Instead, I journeyed back to my lovely home in the wide open spaces of southern Delaware. Am I ever glad to be home! I like Pennsylvania but it's just too crowded for me at this time of my life. Too much traffic on the roads (including a lot of school buses) and too many winding roads. I'm very tired right now so I'll make this a brief blog entry. I have many more pictures to post and a few videos.

The trip was well worth it for the once in a lifetime experience. I'm glad I went.

Tuesday, June 16, 2009

The Class of 2009

Well, here I am at my Mom’s in Pennsylvania. I arrived this afternoon to attend tonight’s Downingtown High School’s class of 2009. Each year the graduating class invites the class celebrating their 50th anniversary as guests to their graduation. I am a member of the DHS Class of 1959 of fifty long years ago. It is a cliche but it hardly seems like fifty years. I know that all of the members of tonight’s graduating class don’t realize how fast the next fifty years will fly by. They will find out, oh will they ever.

I wasn’t sure how to dress for tonight’s occasion. So I wore tan Docker pants and a yellow Eddie Bauer shirt. I considered a suit but thought that would be too much clothing on a summer night. Oh was I ever wrong. First of all, tonight was overcast (thank goodness it didn’t rain because we were sitting outside in a football stadium) and chilly. The temperature hovered around 58 degrees. Five members of my class also attended tonight’s ceremonies and were dressed in suits. I told them I was retired and I don’t wear suits or ties anymore. Still, I felt underdressed. Which is a shame because people do judge and react to you on appearance and I do look so good in a suit and a tie.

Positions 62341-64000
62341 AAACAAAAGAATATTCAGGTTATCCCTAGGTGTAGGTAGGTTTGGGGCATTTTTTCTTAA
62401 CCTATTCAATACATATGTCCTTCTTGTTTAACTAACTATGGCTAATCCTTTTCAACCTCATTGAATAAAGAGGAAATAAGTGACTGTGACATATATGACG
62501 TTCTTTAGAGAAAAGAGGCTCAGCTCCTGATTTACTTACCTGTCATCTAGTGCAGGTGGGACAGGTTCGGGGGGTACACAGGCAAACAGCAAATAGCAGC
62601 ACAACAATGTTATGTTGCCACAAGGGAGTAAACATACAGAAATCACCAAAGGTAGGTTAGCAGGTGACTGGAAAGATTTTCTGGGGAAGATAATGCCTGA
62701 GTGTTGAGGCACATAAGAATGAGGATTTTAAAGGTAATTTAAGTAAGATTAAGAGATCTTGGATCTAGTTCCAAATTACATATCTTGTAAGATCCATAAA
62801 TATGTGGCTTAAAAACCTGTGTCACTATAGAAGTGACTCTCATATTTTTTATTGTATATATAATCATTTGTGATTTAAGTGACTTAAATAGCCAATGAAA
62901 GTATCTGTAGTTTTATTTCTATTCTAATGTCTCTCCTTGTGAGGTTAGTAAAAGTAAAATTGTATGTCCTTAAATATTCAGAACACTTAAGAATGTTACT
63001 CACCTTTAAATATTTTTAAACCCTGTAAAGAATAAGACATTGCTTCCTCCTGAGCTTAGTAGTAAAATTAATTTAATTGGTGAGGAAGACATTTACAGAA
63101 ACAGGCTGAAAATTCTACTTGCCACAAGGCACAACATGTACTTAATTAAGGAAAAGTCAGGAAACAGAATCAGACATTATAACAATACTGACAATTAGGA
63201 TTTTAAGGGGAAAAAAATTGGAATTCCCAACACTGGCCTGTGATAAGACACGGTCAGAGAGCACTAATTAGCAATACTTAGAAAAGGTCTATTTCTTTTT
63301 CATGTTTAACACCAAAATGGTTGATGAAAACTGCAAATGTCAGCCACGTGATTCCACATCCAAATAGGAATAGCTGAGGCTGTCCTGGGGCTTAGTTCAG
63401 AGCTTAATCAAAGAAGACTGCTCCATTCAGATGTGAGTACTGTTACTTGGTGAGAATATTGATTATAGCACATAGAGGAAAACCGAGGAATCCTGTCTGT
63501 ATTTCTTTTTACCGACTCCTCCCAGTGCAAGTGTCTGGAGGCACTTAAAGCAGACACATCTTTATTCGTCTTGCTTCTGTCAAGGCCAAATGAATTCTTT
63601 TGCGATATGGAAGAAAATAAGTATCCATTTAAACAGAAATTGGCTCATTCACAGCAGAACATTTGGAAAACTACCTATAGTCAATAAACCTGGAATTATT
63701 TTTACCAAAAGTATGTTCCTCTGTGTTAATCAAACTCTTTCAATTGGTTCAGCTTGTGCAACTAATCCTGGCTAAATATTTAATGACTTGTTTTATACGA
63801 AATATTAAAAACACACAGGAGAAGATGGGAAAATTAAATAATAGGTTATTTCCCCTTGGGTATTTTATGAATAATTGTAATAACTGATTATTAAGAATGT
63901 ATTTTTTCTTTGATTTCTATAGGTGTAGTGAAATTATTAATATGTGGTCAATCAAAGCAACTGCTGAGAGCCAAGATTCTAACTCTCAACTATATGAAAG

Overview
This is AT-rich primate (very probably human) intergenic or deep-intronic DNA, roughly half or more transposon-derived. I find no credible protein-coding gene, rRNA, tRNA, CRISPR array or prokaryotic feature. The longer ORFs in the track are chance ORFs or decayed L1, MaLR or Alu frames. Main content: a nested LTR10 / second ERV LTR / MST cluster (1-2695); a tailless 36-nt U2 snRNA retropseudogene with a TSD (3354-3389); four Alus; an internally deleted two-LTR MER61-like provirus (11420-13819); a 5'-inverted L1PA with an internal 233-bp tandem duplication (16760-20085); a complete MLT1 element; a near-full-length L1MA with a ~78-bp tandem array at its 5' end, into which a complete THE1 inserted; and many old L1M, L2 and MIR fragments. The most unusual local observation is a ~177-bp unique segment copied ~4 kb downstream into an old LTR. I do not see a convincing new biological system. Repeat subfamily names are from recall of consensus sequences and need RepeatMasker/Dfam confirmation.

I took many pictures and a few videos of the occasion which I will post on future blogs, Facebook and You Tube. I can’t post one of my original pictures on this blob posting because I’m at my Mom’s computer and she doesn’t have my camera’s software for downloading my pictures.

As members of the 50th anniversary class we wore ribboned sashes. Yes, I have a picture of two of me in a sash. That is one thing I never had draped over me before, a beauty queen type sash. There is always time for a first, even at this late stage of my life.

I must say that we were treated very kindly and with respect for the organizers of the event, especially the superintendent of schools. She corrected the program that had my name as "Walter Tipton" (where did they get that?) instead of my name "Ronald Walter Tipton." She wanted to correct my name because she would be announcing it at the ceremony which she did. I was very proud to stand up when she called my name (along with the other members of our small contingent of the DHS Class of 1959.) I thought we might be shunted aside like some old relic but they actually did treat us with some deference. They even supplied us with a bus from the cafeteria where the reception was to the football field, the site of the graduation ceremonies. We really didn’t need a bus. It was only a little over a block away. But, it was a nice gesture.